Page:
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Publications in Genetics & Heredity by NOMIS researchers

NOMIS Researcher(s)

Published in

November 6, 2023

Chromatin conformation reorganization is emerging as an important layer of regulation for gene expression and lineage specification. Yet, how lineage-specific transcription factors contribute to the establishment of cell type-specific 3D chromatin architecture in the immune cells remains unclear, especially for the late stages of T cell subset differentiation and maturation. Regulatory T cells (Treg) are mainly generated in the thymus as a subpopulation of T cells specializing in suppressing excessive immune responses. Here, by comprehensively mapping 3D chromatin organization during Treg cell differentiation, we show that Treg-specific chromatin structures were progressively established during its lineage specification, and highly associated with Treg signature gene expression. Additionally, the binding sites of Foxp3, a Treg lineage specifying transcription factor, were highly enriched at Treg-specific chromatin loop anchors. Further comparison of the chromatin interactions between wide-type Tregs versus Treg cells from Foxp3 knock-in/knockout or newly-generated Foxp3 domain-swap mutant mouse revealed that Foxp3 was essential for the establishment of Treg-specific 3D chromatin architecture, although it was not dependent on the formation of the Foxp3 domain-swapped dimer. These results highlighted an underappreciated role of Foxp3 in modulating Treg-specific 3D chromatin structure formation.

Research field(s)
Genetics & Heredity, Immunology, Oncology & Carcinogenesis

NOMIS Researcher(s)

September 1, 2019

The fatal neurodegenerative disease amyotrophic lateral sclerosis (ALS) is characterized by a profound loss of motor neurons (MNs). Until now only riluzole minimally extends life expectancy in ALS, presumably by inhibiting glutamatergic neurotransmission and calcium overload of MNs. Therefore, the aim of this study was to investigate the glutamate receptor properties and key aspects of intracellular calcium dynamics in induced pluripotent stem cell (iPSC)-derived MNs from ALS patients with C9orf72 (n = 4 cell lines), fused in sarcoma (FUS) (n = 9), superoxide dismutase 1 (SOD1) (n = 3) or transactive response DNA-binding protein 43 (TDP43) (n = 3) mutations as well as healthy (n = 7 cell lines) and isogenic controls (n = 3). Using calcium imaging, we most frequently observed spontaneous transients in mutant C9orf72 MNs. Basal intracellular calcium levels and α-Amino-3-hydroxy-5-methylisoxazole-4-propionic acid (AMPA)-induced signal amplitudes were elevated in mutant TDP43 MNs. Besides, a majority of mutant TDP43 MNs responded to 3.5-dihydroxyphenylglycine as metabotropic glutamate receptor agonist. Quantitative real-Time PCR demonstrated significantly increased expression levels of AMPA and kainate receptors in mutant FUS cells compared to healthy and isogenic controls. Furthermore, the expression of kainate receptors and voltage gated calcium channels in mutant C9orf72 MNs as well as metabotropic glutamate receptors in mutant SOD1 cells was markedly elevated compared to controls. Our data of iPSC-derived MNs from familial ALS patients revealed several mutation-specific alterations in glutamate receptor properties and calcium dynamics that could play a role in ALS pathogenesis and may lead to future translational strategies with individual stratification of neuroprotective ALS treatments.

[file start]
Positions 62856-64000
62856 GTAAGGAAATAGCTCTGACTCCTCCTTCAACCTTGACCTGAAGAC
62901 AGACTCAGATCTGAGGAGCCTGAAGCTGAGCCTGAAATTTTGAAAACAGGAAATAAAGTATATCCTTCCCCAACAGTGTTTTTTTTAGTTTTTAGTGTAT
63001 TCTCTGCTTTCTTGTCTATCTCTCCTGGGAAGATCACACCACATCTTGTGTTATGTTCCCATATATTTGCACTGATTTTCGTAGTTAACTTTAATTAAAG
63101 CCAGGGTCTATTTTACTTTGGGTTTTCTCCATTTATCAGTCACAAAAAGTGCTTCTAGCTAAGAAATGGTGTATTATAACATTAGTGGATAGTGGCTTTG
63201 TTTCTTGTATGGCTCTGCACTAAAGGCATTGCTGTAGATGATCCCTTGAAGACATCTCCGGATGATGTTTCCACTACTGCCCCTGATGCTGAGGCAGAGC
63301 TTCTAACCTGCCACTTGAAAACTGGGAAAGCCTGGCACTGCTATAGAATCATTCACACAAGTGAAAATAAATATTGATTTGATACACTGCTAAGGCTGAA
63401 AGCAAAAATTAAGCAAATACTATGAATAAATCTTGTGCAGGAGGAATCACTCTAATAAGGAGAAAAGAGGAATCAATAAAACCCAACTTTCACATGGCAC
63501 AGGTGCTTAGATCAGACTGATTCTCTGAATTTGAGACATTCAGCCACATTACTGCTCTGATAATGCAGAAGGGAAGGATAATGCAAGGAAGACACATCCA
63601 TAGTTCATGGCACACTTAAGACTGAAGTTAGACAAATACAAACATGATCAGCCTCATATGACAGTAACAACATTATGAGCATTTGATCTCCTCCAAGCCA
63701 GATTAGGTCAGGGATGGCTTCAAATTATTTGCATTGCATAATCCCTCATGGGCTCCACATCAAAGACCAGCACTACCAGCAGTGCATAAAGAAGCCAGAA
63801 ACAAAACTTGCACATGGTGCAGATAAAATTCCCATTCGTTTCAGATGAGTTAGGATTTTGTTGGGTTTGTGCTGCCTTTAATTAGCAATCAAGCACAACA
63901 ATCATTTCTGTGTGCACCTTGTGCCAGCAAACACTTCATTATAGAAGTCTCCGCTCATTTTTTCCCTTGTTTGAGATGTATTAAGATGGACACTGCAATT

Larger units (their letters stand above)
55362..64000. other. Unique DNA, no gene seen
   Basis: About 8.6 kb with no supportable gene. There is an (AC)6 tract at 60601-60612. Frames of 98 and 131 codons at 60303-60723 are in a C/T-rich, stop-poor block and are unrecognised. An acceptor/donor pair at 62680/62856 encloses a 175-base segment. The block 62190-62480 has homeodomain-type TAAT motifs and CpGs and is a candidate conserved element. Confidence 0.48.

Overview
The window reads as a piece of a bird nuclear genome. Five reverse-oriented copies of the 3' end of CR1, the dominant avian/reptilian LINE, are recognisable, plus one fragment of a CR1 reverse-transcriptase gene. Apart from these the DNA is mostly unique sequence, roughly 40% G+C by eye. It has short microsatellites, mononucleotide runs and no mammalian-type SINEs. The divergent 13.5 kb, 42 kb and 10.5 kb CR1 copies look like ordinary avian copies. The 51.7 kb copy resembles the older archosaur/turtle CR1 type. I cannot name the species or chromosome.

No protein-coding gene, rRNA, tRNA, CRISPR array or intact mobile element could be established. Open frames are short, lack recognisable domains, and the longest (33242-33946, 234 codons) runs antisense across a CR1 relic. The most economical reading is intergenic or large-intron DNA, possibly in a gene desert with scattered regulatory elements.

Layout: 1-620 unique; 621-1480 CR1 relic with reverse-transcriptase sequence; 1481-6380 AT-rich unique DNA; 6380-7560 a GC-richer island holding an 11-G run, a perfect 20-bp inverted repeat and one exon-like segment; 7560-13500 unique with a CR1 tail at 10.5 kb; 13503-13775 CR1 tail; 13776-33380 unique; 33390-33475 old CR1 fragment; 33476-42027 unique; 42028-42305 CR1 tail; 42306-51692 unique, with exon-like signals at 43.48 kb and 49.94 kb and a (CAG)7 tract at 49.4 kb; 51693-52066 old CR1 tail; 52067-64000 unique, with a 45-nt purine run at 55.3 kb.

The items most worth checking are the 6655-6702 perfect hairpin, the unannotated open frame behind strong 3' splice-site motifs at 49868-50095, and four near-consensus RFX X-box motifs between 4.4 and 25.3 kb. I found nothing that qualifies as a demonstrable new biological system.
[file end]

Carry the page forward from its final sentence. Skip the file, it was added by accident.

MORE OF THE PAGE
Research field(s)
Health Sciences, Biomedical Research, Genetics & Heredity

NOMIS Researcher(s)

Published in

March 1, 2018

High-throughput sequencing (HTS) has revolutionized genetics by enabling the detection of sequence variants at hitherto unprecedented large scale. Despite these advances, however, there are still remaining challenges in the complete coverage of targeted regions (genes, exome or genome) as well as in HTS data analysis and interpretation. Moreover, it is easy to get overwhelmed by the plethora of available methods and tools for HTS. Here, we review the step-by-step process from the generation of sequence data to molecular diagnosis of Mendelian diseases. Highlighting advantages and limitations, this review addresses the current state of (1) HTS technologies, considering targeted, whole-exome, and whole-genome sequencing on short- and long-read platforms; (2) read alignment, variant calling and interpretation; as well as (3) regulatory issues related to genetic counseling, reimbursement, and data storage.

Research field(s)
Health Sciences, Biomedical Research, Genetics & Heredity